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The masked singers of the U

How an innovative and creative couple made singing safe for opera students in the time of COVID.

Julia Haywood-Breault started hand sewing masks for her family and friends when the coronavirus first swept the nation, bringing uncertainty for all, especially the music community.

What started as a hobby of creating custom masks to include a person’s favorite football team or interest, evolved into reimagining the basic mask pattern. Haywood—dancer, costume designer, creative—sought to improve masks for the wearer, including her husband and opera singer, Robert Breault.

Breault is the director of opera at the University of Utah’s School of Music. Since COVID-19 spreads through respiratory droplets, it significantly affects musicians like wind players and vocalists. Teaching classes where students are expected to sing for each other was a safety concern. In Breault’s research, surgical masks were deemed ineffective for singers as droplets could easily leak from the sides of the mask.

Breault and Haywood-Breault knew they could do better. With Haywood-Breault’s background in costume design and Breault’s experience as a singer, they researched 30 different masks until coming up with their own version.

Their final product covers the entire half portion of one’s face with extra fabric to be tucked under one’s collar. It’s thin enough to breathe, sing and be heard, but thick enough to be safe. It’s designed for performing only, not everyday wear, as wearers have to air out the mask between performances. The biggest advantage in the design is a bridge inserted to hold the shape of the mask in order to avoid inhaling the fabric while singing.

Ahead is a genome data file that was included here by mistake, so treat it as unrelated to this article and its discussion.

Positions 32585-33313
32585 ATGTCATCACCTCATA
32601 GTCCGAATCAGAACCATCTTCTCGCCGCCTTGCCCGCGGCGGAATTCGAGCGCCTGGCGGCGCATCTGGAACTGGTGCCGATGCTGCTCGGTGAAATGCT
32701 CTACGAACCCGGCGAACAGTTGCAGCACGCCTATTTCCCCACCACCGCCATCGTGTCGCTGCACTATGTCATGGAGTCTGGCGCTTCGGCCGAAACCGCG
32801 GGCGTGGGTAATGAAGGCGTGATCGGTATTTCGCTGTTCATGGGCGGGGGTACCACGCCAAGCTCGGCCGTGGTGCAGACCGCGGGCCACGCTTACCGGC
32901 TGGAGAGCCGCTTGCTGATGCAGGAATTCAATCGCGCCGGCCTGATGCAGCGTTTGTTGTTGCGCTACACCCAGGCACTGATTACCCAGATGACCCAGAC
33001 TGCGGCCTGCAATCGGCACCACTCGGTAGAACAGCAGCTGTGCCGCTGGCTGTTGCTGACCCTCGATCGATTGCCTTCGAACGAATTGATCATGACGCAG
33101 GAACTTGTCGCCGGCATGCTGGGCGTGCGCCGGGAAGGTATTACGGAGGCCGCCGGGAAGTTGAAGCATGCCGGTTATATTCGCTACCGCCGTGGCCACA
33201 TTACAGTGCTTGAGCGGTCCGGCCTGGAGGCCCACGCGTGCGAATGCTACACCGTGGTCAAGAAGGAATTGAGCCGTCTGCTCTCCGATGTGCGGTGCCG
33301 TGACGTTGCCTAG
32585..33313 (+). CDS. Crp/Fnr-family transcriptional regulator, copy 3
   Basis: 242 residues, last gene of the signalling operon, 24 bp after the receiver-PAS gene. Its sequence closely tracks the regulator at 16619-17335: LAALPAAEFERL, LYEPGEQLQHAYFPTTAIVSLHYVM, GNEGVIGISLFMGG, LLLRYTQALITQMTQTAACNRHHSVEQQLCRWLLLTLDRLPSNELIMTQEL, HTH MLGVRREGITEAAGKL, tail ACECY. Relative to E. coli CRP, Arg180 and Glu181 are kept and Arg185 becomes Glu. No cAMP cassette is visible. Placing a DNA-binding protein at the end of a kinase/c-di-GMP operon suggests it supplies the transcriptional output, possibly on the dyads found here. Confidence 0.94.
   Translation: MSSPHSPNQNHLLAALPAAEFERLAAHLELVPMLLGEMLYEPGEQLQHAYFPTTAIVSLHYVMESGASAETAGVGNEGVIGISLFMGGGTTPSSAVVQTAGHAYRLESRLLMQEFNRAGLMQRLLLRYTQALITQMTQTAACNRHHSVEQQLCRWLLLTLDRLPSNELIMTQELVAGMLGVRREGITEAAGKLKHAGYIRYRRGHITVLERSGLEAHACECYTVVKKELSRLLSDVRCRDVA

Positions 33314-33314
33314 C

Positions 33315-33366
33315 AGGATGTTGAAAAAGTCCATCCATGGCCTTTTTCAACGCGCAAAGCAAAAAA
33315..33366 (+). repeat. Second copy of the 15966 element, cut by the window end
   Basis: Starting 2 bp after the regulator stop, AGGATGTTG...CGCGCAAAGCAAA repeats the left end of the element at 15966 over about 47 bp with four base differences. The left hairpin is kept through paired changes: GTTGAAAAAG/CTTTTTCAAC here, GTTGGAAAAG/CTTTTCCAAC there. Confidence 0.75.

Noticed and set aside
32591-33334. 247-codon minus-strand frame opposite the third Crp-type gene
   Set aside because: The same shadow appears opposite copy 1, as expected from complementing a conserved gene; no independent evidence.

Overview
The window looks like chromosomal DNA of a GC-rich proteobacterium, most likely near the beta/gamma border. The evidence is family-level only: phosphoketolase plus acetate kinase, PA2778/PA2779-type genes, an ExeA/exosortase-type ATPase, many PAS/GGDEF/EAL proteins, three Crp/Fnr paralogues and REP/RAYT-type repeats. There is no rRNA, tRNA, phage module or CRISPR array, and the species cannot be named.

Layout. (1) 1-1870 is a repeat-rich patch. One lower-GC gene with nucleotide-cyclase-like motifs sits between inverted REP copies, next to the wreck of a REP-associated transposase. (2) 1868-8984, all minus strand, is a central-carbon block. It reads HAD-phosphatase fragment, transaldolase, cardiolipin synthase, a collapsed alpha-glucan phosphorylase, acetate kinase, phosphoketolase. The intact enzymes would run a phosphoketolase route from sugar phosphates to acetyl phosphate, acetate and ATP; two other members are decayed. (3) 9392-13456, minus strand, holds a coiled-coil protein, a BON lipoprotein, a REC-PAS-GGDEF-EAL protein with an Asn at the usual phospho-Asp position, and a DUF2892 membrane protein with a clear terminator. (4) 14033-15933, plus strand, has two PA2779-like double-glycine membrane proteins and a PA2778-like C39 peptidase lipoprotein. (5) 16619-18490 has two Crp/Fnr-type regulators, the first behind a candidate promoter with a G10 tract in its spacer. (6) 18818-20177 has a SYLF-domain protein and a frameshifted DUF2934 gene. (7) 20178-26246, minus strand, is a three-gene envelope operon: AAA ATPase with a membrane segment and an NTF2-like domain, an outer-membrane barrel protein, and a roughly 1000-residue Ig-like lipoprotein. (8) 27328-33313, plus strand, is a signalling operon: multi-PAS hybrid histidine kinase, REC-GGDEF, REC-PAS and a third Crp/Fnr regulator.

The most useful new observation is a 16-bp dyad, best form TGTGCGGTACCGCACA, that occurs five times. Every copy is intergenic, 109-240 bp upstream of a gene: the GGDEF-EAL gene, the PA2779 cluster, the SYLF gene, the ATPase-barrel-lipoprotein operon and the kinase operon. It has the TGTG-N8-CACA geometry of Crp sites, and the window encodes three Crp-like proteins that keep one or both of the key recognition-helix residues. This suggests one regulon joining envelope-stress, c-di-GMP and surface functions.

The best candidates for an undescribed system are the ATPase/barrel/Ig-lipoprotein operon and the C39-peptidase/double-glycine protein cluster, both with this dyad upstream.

“When you’re not getting resistance from something so close to your mouth, you can feel like you can really sing out,” said Breault.

The sound quality is impressive, as the mask acts almost like its own mini theatre. Now Breault’s colleagues from all over the country have asked him for the pattern.

All of the U’s opera students have custom masks designed specifically for their head measurements, made by Haywood-Breault, who only asked to be compensated for the materials, which the School of Music funded.

“It’s truly a labor of love,” said Breault.

Each mask took at least four hours to make and was hand-sewn using patterns from eight different wood cutouts that Breault and Haywood-Breault made themselves. For Haywood-Breault, the students’ appreciation made it worth it.

“It is the most amazing mask I have ever put on,” said master’s student James Bobick. “It is so incredible to be able to hear myself when I sing. I have expended all my energy telling everyone I know about Julia’s amazing creativity and generosity.”